Home/Family Life

Getting My Life Back One Day at a Time

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My husband and I both tend to be extreme people.

When we realized technology was playing too big of a role in our lives, we turned it off for thirty days.

When we wanted to eat healthier we removed ALL sugar, grains, dairy, and legumes from our diet for another thirty days.

When my husband felt like God wanted us to leave our job in the US in youth ministry and work overseas, he went in the next day and gave his boss his six-week notice with no idea of where our future income would come from. He just knew God wanted him to act so he did…immediately. (We did talk about it first, and I was onboard. I was scared out of my mind, but onboard!)

When we feel like we need to make a change, we tend to jump all-in and go extreme.

Usually, I love to blame my husband for our extreme actions. I always say he just jumps off cliffs when rational people are naturally afraid to even get close to the edge. But this most recent extreme jump began as my idea. It was a decision that came from a deep longing in my soul.

I felt as if my life was busy. My life was becoming chaotic. I felt overwhelmed.

I know I’m not alone. These are all words I hear many moms use to describe their life. Sometimes these words are used as badges of honor. The speaker claims to love this crazy life and wouldn’t change it for the world. Other times these words are cries for help from a life they feel they are drowning in.

I was part of the last group. My heart wanted to love this life I was living. I knew looking at my life from an outside, objective view, I had so much to love. But standing in the middle of my life I felt out of shape, out of energy, and out of control. I felt like I needed a change that was too big to make and I was just stuck. My life was full of a lot of good stuff, but it lacked passion and drive.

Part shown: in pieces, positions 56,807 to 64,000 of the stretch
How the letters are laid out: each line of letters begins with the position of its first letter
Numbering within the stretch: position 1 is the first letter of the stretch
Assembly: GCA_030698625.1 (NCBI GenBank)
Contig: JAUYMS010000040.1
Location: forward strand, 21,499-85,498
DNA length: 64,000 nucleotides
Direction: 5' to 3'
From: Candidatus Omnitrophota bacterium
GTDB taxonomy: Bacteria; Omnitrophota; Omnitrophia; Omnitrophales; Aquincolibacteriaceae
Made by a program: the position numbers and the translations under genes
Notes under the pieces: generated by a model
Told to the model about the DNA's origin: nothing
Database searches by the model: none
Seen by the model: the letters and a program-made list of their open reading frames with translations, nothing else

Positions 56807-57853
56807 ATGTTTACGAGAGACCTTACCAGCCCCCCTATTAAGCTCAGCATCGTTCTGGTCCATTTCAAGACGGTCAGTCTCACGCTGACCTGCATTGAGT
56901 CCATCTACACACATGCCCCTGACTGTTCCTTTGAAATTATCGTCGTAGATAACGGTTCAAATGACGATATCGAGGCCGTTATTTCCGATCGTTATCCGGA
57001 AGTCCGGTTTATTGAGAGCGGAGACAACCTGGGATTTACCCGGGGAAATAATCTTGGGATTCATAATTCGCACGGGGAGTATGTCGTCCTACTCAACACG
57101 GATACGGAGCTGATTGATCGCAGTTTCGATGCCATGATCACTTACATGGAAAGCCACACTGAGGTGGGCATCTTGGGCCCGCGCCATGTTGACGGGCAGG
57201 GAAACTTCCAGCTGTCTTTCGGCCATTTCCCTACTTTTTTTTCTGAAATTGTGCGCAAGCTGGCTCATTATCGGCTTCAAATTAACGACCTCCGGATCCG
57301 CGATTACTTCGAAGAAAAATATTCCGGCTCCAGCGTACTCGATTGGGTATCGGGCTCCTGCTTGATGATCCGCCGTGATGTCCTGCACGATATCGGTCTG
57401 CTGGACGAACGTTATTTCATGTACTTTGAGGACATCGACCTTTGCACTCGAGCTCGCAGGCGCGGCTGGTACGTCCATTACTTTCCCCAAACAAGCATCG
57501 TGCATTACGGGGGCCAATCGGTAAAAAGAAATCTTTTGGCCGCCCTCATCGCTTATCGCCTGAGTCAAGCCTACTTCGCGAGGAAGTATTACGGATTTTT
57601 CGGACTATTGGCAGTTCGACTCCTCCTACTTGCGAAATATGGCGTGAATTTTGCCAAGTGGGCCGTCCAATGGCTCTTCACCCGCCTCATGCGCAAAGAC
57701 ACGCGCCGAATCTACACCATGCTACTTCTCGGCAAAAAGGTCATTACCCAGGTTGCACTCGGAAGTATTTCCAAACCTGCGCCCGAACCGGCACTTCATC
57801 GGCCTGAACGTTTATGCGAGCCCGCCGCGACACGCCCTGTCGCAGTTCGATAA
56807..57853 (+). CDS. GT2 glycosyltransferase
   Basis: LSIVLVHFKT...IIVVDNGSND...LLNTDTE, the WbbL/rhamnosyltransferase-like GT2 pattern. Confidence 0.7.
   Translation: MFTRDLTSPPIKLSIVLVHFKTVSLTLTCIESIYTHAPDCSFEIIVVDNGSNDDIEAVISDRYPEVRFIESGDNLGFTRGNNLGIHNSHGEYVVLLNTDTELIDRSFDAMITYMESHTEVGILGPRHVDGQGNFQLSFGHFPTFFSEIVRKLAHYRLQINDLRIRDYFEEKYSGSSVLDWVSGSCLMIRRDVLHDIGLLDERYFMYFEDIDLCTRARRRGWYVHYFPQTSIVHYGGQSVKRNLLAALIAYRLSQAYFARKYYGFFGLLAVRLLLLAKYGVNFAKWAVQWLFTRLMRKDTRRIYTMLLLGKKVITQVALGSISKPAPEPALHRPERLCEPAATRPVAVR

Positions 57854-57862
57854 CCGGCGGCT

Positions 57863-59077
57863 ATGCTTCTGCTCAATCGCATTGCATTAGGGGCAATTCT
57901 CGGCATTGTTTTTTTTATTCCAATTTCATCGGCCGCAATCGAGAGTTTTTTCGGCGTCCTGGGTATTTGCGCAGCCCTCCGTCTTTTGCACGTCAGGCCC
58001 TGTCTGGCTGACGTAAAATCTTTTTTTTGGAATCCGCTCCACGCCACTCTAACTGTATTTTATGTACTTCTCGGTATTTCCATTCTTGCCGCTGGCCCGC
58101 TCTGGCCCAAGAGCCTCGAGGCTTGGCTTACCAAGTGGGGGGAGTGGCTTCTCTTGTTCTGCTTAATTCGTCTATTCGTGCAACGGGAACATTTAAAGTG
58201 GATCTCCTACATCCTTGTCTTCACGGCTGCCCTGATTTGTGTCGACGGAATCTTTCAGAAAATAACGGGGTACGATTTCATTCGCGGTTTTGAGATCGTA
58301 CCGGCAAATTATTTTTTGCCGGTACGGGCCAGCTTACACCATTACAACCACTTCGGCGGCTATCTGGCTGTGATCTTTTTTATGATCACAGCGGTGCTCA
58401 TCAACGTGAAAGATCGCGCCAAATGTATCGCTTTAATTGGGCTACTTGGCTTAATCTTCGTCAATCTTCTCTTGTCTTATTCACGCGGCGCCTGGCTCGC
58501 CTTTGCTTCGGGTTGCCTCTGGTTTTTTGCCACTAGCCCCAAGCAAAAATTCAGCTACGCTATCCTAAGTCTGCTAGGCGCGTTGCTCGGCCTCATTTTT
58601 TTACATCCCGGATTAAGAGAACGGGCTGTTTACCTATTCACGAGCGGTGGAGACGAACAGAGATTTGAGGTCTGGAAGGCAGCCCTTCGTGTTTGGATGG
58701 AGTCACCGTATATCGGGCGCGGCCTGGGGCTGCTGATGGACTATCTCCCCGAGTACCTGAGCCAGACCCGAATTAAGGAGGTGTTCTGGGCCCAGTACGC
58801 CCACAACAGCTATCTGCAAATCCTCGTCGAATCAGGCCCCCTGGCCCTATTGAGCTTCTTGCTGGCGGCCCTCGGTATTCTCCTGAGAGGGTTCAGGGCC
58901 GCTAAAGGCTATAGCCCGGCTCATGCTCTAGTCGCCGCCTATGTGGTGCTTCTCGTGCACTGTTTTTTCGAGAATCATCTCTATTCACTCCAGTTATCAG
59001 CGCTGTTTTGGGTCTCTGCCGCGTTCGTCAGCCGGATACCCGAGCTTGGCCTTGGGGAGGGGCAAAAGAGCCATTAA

I felt like we needed to do something extreme.

So our family began to practice Sabbath. When I say that, this is what I mean: we set twenty-four consecutive hours aside to stop working and focus our life on rest and worship.

I realize that this concept is pretty foreign in today’s society. I think the best and clearest way to explain why we have chosen to do this, is to give you a glimpse into what Sabbath looks like in our home. But before I tell you what Sabbath looks like for us, I want to be clear about something:

Sabbath is not about rules, Sabbath is all about freedom.

 When I share what our family does or does not do on a certain day, it is not to create a list of rules other people should follow. I tell you all this in hopes of inspiring you to find what creates rest and worship in your life, and that you would pursue it with passion.

With all that said, this is how we Sabbath:

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We choose to Sabbath on Sunday.

There were not a lot of factors that went into this decision. Basically we wanted to celebrate Sabbath as a family and the kids are in school Monday through Friday, Saturdays usually included parties, church events or a lot of work preparing for Sunday, so the decision for Sabbath on Sunday was easy in our home.

Our entire family participates in preparing for Sabbath.

Not only do Brian and I appreciate a clean house, but we relax better in a clean and tidy atmosphere. However, there is no cleaning on Sabbath. So the preparations begin on Saturday evening. Either when we finish eating dinner or when we get home from being out, we send the kids to their playroom to clean while we get our home in order by cleaning up the common areas and doing a quick vacuum. Hopefully the house isn’t too trashed and this doesn’t take too long, but sometimes it does. That’s life.

Next we move on to the kitchen. Brian fries up bacon and sausage and preps the breakfast casserole for the next morning while I marinate meat or do whatever is involved in prepping lunch for the next day. Usually we finish this up around bedtime for the kids.

We make sure they are excited for the next day. After a few months of practicing Sabbath, we don’t have to really get them excited—a day of no cleaning and lots of family time is exciting on it’s own! It is at this point that we tell them their Sabbath is beginning. We read together, pray together and tuck them in. Again, this is on an ideal Saturday evening, it’s not always that picture perfect.

We might have a few more things to finish up before Brian and I are ready to begin Sabbath.